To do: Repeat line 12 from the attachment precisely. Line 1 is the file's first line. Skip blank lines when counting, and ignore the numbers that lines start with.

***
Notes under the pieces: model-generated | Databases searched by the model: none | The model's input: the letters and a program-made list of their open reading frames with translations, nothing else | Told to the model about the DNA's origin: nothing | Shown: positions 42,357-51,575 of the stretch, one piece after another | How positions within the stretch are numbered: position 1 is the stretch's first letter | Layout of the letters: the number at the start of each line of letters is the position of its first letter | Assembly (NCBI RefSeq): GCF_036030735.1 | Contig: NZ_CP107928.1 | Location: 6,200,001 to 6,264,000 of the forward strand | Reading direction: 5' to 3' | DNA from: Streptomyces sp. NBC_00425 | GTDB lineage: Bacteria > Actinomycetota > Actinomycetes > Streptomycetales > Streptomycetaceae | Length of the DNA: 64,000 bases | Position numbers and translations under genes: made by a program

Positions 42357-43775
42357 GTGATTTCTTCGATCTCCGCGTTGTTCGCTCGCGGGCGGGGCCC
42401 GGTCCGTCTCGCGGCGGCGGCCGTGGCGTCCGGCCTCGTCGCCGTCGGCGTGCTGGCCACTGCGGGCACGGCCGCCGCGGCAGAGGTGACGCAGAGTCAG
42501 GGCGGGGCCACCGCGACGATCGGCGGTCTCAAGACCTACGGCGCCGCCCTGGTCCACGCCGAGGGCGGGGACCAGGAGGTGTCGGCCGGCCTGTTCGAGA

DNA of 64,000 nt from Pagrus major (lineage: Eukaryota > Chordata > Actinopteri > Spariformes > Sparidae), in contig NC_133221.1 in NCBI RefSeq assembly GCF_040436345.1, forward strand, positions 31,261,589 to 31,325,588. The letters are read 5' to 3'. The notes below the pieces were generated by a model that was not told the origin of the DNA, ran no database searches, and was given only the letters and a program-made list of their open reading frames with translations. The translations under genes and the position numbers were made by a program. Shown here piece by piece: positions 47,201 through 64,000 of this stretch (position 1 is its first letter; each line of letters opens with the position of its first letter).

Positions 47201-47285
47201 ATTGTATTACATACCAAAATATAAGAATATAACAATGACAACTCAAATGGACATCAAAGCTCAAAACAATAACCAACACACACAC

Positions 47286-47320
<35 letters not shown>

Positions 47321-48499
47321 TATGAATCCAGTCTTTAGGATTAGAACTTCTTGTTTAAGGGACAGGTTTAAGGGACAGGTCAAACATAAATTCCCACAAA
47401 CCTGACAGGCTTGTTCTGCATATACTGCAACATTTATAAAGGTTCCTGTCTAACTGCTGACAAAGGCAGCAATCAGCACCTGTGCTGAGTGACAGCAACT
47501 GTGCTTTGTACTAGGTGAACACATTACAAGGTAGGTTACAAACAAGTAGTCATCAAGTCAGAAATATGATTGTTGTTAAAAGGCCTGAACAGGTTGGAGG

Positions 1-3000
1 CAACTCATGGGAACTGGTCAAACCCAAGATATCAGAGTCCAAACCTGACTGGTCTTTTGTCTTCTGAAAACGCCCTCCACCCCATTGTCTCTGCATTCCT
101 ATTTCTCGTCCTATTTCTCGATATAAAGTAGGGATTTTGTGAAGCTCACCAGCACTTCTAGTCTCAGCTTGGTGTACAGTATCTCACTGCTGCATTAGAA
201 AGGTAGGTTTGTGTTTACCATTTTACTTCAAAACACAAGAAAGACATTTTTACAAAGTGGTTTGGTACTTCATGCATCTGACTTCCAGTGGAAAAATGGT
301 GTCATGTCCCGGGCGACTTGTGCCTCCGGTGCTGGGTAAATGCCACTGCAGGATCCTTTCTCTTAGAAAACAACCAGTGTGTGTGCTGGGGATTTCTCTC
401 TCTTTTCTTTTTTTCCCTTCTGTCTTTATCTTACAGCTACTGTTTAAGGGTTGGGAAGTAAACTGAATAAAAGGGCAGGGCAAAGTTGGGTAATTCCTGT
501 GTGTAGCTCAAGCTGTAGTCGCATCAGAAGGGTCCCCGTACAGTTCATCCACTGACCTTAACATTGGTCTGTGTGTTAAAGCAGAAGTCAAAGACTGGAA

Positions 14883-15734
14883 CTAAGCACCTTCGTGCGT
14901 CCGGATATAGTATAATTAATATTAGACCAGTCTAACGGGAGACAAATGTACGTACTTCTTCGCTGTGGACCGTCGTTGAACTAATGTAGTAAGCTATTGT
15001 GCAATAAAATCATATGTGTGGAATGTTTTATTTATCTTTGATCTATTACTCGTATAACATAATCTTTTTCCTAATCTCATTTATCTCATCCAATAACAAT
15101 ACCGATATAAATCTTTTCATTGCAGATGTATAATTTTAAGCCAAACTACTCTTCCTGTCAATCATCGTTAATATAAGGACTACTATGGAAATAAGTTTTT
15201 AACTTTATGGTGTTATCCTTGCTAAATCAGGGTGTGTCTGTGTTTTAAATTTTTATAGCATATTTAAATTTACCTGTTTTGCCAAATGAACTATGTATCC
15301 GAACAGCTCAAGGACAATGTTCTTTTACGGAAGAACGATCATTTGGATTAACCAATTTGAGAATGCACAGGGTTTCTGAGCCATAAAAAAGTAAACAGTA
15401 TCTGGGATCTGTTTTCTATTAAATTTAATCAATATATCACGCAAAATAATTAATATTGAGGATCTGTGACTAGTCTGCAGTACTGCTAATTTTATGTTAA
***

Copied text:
47321 TATGAATCCAGTCTTTAGGATTAGAACTTCTTGTTTAAGGGACAGGTTTAAGGGACAGGTCAAACATAAATTCCCACAAA